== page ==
Equipment Table 5: Calculation of hysteresis and Eddy-current losses Table 2. 3: Data Sheet for Eddy-Current and Hysteresis Losses| | f=30 Hz| f=40 Hz| f=50 Hz| f=60 Hz| Bm| slope| y-intercept| Pe [W]| Ph [W]| Pe [W]| Ph [W]| Pe [W]| Ph [W]| Pe [W]| Ph [W]| 0. 4| 0. 0011| -0. 0021| 1. 01| 0. 06| 1. 80| 0. 08| 2. 81| 0. 10| 4. 05| 0. 12| 0. 6| 0. 0013| 0. 0506| 1. 19| 1. 52| 2. 12| 2. 02| 3. 31| 2. 53| 4. 77| 3. 03| 0. 8| 0. 0034| 0. 0493| 3. 07| 1. 48| 5. 46| 1. 97| 8. 53| 2. 47| 12. 28| 2. 96| 1. 0| 0. 0041| 0. 1169| 3. 72| 3. 51| 6. 62| 4. 68| 10. 34| 5. 85| 14. 89| 7. 01| 1. 2| 0. 0070| 0. 1285| 6. 6| 3. 86| 11. 12| 5. 14| 17. 38| 6. 43| 25. 02| 7. 71| Table 6: Calculation of relative error between measure core loss and the sum of the calculated hysteresis and Eddy-current losses at f=30 Hz W=Pe+Ph @ f=30 Hz| W [Watts]| Pe [Watts]| Ph [Watts]| Pe+Ph| Rel. Error| 1. 0| 1. 0125| 0. 0625| 1. 075| 7. 50%| 2. 5| 1. 1925| 1. 5174| 2. 7099| 8. 40%| 4. 5| 3. 069| 1. 479| 4. 548| 1. 07%| 7. 0| 3. 7215| 3. 507| 7. 2285| 3. 26%| 10. 4| 6. 255| 3. 855| 10. 11| 2. 79%| Table 7: Calculation of relative error between measure core loss and the sum of the calculated hysteresis and Eddy-current losses at f=40 Hz

W=Pe+Ph @ f=40 Hz| W [Watts]| Pe [Watts]| Ph [Watts]| Pe+Ph| Rel. Error| 1. 5| 1. 8| 0. 0833| 1. 8833| 25. 55%| 4. 5| 2. 12| 2. 0232| 4. 1432| 7. 93%| 7. 4| 5. 456| 1. 972| 7. 428| 0. 38%| 11. 5| 6. 616| 4. 676| 11. 292| 1. 81%| 16. 2| 11. 12| 5. 14| 16. 26| 0. 37%| Table 8: Calculation of relative error between measure core loss and the sum of the calculated hysteresis and Eddy-current losses at f=50 Hz W=Pe+Ph @ f=50 Hz| W [Watts]| Pe [Watts]| Ph [Watts]| Pe+Ph| Rel. Error| 3. 0| 2. 8125| 0. 1042| 2. 9167| 2. 78%| 6. 0| 3. 3125| 2. 529| 5. 8415| 2. 64%| 11. 3| 8. 525| 2. 465| 10. 99| 2. 1%| 16. 8| 10. 3375| 5. 845| 16. 1825| 3. 39%| 22. 5| 17. 375| 6. 425| 23. 8| 5. 78%| Table 9: Calculation of relative error between measure core loss and the sum of the calculated hysteresis and Eddy-current losses at f=60 Hz W=Pe+Ph @ f=60 Hz| W [Watts]| Pe [Watts]| Ph [Watts]| Pe+Ph| Rel. Error| 3. 8| 4. 05| 0. 125| 4. 175| 11. 33%| 7. 5| 4. 77| 3. 0348| 7. 8048| 4. 06%| 15. 0| 12. 276| 2. 958| 15. 234| 1. 56%| 21. 3| 14. 886| 7. 014| 21. 9| 3. 06%| 33. 8| 25. 02| 7. 71| 32. 73| 3. 02%| Curves Figure 1: Power ratio vs. frequency for Bm=0. 4 Figure 2: Power ratio vs. frequency for Bm=0. 6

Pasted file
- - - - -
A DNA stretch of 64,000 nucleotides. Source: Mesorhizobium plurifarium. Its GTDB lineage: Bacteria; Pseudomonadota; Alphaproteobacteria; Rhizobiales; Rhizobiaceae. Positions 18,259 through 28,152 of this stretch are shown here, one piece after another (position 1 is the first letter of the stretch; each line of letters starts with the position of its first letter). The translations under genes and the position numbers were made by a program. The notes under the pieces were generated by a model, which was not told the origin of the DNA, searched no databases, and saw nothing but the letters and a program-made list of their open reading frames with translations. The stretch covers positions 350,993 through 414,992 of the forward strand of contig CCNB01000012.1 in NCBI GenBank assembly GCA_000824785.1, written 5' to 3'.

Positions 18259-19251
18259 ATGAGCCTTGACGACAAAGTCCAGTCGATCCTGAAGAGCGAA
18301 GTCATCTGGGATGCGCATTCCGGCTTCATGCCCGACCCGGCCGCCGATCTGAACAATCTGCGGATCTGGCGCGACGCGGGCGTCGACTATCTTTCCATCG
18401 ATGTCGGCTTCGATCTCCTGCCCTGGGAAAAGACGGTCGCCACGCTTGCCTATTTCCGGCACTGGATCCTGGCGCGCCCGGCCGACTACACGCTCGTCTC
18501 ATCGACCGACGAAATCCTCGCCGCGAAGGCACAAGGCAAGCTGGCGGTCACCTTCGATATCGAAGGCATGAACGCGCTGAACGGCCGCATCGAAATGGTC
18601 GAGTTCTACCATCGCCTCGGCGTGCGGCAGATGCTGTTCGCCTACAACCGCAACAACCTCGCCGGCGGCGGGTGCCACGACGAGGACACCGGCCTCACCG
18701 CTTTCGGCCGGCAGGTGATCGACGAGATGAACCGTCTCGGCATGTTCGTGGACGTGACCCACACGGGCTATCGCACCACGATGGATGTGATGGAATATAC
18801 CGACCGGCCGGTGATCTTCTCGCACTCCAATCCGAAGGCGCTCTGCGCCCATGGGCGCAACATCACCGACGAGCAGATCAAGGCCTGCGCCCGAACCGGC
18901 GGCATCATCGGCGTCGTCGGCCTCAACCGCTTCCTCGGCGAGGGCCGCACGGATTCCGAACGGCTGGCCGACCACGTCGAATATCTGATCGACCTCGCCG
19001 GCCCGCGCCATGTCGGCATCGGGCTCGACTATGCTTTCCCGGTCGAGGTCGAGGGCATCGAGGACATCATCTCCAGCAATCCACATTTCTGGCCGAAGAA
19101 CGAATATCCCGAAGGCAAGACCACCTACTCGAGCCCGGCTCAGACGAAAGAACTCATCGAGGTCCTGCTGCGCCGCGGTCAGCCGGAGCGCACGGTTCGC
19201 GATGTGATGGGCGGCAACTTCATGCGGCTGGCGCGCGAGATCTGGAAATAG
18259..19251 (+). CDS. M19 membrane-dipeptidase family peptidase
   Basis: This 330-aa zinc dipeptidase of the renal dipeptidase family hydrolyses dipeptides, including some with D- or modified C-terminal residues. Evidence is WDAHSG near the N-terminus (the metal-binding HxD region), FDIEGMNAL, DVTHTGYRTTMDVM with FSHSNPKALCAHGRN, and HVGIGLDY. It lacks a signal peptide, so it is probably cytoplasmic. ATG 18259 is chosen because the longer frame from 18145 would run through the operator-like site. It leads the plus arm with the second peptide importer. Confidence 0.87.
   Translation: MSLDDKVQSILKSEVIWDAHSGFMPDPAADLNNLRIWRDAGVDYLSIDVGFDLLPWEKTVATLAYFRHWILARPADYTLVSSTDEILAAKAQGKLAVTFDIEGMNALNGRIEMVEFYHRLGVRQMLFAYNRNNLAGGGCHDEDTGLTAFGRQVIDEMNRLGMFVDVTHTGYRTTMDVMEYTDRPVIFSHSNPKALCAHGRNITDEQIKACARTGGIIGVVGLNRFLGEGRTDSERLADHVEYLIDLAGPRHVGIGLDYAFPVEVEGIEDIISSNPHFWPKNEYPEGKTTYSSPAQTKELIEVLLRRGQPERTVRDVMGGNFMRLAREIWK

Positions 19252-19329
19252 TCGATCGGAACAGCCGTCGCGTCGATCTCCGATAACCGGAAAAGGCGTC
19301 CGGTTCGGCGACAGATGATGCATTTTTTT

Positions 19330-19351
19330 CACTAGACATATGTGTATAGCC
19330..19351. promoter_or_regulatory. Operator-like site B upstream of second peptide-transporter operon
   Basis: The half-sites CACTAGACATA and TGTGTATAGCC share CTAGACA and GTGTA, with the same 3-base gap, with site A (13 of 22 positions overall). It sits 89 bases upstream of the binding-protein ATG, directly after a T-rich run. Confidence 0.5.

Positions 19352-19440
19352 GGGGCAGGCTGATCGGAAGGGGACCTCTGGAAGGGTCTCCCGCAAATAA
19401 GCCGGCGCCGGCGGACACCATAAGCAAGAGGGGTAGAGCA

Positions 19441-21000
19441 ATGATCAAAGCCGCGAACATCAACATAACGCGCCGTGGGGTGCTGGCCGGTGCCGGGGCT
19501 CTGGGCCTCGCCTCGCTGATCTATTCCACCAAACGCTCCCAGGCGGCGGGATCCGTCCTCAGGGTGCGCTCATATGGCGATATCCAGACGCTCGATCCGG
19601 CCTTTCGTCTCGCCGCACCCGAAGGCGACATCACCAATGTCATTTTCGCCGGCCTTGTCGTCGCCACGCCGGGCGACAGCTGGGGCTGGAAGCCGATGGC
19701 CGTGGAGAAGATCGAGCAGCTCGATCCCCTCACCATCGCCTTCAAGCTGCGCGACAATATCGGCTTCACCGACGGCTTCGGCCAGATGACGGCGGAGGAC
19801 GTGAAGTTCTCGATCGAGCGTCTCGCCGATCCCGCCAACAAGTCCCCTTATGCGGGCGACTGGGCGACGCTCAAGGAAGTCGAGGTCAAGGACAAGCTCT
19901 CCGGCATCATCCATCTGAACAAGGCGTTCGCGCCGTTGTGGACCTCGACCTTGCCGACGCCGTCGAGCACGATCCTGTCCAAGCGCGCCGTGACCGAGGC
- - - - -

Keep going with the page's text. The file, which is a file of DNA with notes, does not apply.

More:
Figure 3: Power ratio vs. frequency for Bm=0. 8 Figure 4: Power ratio vs. frequency for Bm=1. 0 Figure 5: Power ratio vs. frequency for Bm=1. 2 Figure 6: Plot of the log of normalized hysteresis loss vs. log of magnetic flux density Figure 7: Plot of the log of normalized Eddy-current loss vs. log of magnetic flux density Figure 8: Plot of Kg core loss vs. frequency Figure 9: Plot of hysteresis power loss vs. frequency for different values of Bm Figure 10: Plot of Eddy-current power loss vs. frequency for different values of Bm Analysis Figure 11: Linear fit through power frequency ratio vs. requency for Bm=0. 4 The plot in Figure 6 was generated using Matlab’s curve fitting tool. In addition, in order to obtain the straight line displayed in figure 6, an exclusion rule was created in which the data points in the middle were ignored. The slope and the y-intercept of the line are p1 and p2 respectively. y=mx+b fx=p1x+p2 m=p1=0. 001125 b=p2=-0. 002083 Figure 12: Linear fit through power frequency ratio vs. frequency for Bm=0. 6 The plot in figure 7 was generated in the same manner as the plot in figure 6. The slope and y-intercept obtained for this case are: m=p1=0. 001325 b=p2=0. 5058 Figure 13: Linear fit through power frequency ratio vs. frequency for Bm=0. 8 For the linear fit displayed in figure 8, no exclusion was used. The data points were well behaved; therefore the exclusion was not necessary. The slope and y-intercept are the following: m=p1=0. 00341 b=p2=0. 0493 Figure 14: Linear fit through power frequency ratio vs. frequency for Bm=1. 0 The use of exclusions was not necessary for this particular fit. The slope and y-intercept are listed below: m=p1=0. 004135 b=p2=0. 1169 Figure 15: Linear fit through power frequency ratio vs. frequency for Bm=1. 2